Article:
You see, you spend a good piece of your life gripping a baseball, and in the end it turns out that it was the other way around all the time. ~Jim Bouton
America’s pastime, beloved by many, played by youth more than any other sport. In many people’s opinion, including my own, it is the greatest game ever to be played. The level of intensity and love of the sport in the MLB can’t be matched. Well, at least it used to be that way.
If you compare a game from 1985 to a game from to today you will see a drastic difference. I’m not talking about the quality of the television, but the intensity and quality of the players. Back then the players cared about playing the game, winning for their team and pleasing their fans. Some players today have the same morals regarding playing the game, but the majority of the players only care about making money. They go into games like it’s a job.
Baseball is not a job. They don’t say work ball at the beginning of games, they say play ball. It is an amazing game that has been corrupted like so many other things by money. Even for a baseball obsessed man like me, it is a bit boring to watch the monotonous way the players walk into the batter’s box, do what they have to do, then walk back to the dugout and receive their multi-million dollar checks. I’m glad when I get to see the rookies who are playing for the love of the game try their hardest to impress the fans and upper management. But as they get older and better, they will switch their priorities to make money the most important thing.
Contrary to what I may have impressed on you earlier in this article I am not blaming money for the eventual death of baseball. I am blaming something that happens way before they go to the major leagues, whether in junior high, middle school or even elementary school.
I blame parents.
Today’s culture has given parents the idea that if you see a hint of talent in your son or daughter you need to push your kid as far as you can to make sure he succeeds in life. Parents then do what they think is best for the child’s future in paying thousands of dollars a year so that the kid can have the best batting gloves and best bats.
Then they sign the kids up for travel teams that take a kid away from home for most of the summer and weekends, ruining a kid’s growing up experience. Kids playing year round baseball end up flaming out of the sport when it becomes too hard for a kid to handle. They quit, running their chance at the majors. That takes out about a 1/3 of future major leaguers.
Then you have the kids that don’t quit. The ones that either stay on because they don’t want to disappoint their parents, or because they love the game. They play on those expensive travel teams until high school. They are the studs on the high school team posting amazing numbers that gets them a scholarship to play baseball in college. Things start to go wrong about here. Their arms start hurting for no reason, or they start to finally lose interest,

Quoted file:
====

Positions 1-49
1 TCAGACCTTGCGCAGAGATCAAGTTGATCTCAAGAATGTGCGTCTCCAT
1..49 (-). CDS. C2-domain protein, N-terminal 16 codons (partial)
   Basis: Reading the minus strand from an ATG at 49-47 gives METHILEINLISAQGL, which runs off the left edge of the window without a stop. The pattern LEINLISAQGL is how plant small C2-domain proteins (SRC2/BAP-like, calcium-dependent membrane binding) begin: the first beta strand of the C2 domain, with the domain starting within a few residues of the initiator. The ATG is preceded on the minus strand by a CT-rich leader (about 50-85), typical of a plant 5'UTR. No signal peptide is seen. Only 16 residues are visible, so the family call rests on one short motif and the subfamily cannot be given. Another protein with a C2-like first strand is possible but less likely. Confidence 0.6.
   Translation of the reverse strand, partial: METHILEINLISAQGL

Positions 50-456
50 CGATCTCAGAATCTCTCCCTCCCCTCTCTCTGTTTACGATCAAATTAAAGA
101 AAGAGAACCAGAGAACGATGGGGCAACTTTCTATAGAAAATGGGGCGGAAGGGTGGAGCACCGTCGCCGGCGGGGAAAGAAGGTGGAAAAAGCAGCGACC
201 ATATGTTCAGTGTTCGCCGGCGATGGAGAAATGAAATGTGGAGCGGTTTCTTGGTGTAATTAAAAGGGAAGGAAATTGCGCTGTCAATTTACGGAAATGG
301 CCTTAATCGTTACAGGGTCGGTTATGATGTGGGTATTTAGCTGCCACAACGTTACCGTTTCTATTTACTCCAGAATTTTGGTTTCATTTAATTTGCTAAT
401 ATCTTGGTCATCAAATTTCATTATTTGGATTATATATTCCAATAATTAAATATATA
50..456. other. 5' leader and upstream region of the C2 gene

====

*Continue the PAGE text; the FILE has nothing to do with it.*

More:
Playing one sport year round as a kid will become very boring to a child, and will drive them from the sport. For the ones that stay with baseball through college, they start to develop problems. Problems started by over-competitive coaches that force them to learn to throw curveballs at age 10 or else they’re off the team. Slowly but surely they aren’t able to throw like they were able to in high school, so by the time scouts come looking at them, they aren’t able to impress like they used to and are not drafted and are most likely not ready to do anything else with their life because their main focus has been baseball.
If they are fortunate to make it to the majors only a select few will end up not having career shortening surgeries or even career ending injuries. You don’t see that as much as you will because most of the players today grew up in the 80’s or 90’s when the travel teams weren’t as huge as they were today. When the generation that played in the 2000s grows up you will not see many American baseball players playing well in the majors.
The American players that are left will be pitiful to watch however. Since they have been on expensive teams and given the best equipment they have become spoiled. They won't take a meager 2 million dollars for playing as a rookie, because their parents have failed in raising them to appreciate things more valuable than money. They may hold out until they get the money they believe they deserve, or they might never get to play if the team has enough sense not to sign a spoiled brat who keeps demanding more money. There will be maybe 10 American players in the league.
When we reach that point we will be left with only the Latin American players. There are a multitude of highly skilled players south of the border and in the Caribbean, but not enough to have full rosters for 30 teams. Teams will either start to fold and the league will dwindle, or they will call up players who are not skilled enough to be in the majors, but the teams are desperate enough to sign them.
When teams like Kansas City and Pittsburgh start folding the league will lose money and then bigger market teams like San Diego and Texas will fold. It will keep doing that until there are so few teams that fans lose interest. The league will eventually cease to exist in the next 50 years.
This problem can be fixed by not pushing kids too far, and then we will see baseball forever in the amazing glory it deserves. However failure to remedy this problem may result in the demise of the thing I have been in love with ever since I was taken to Kauffman Stadium as a 3 year old.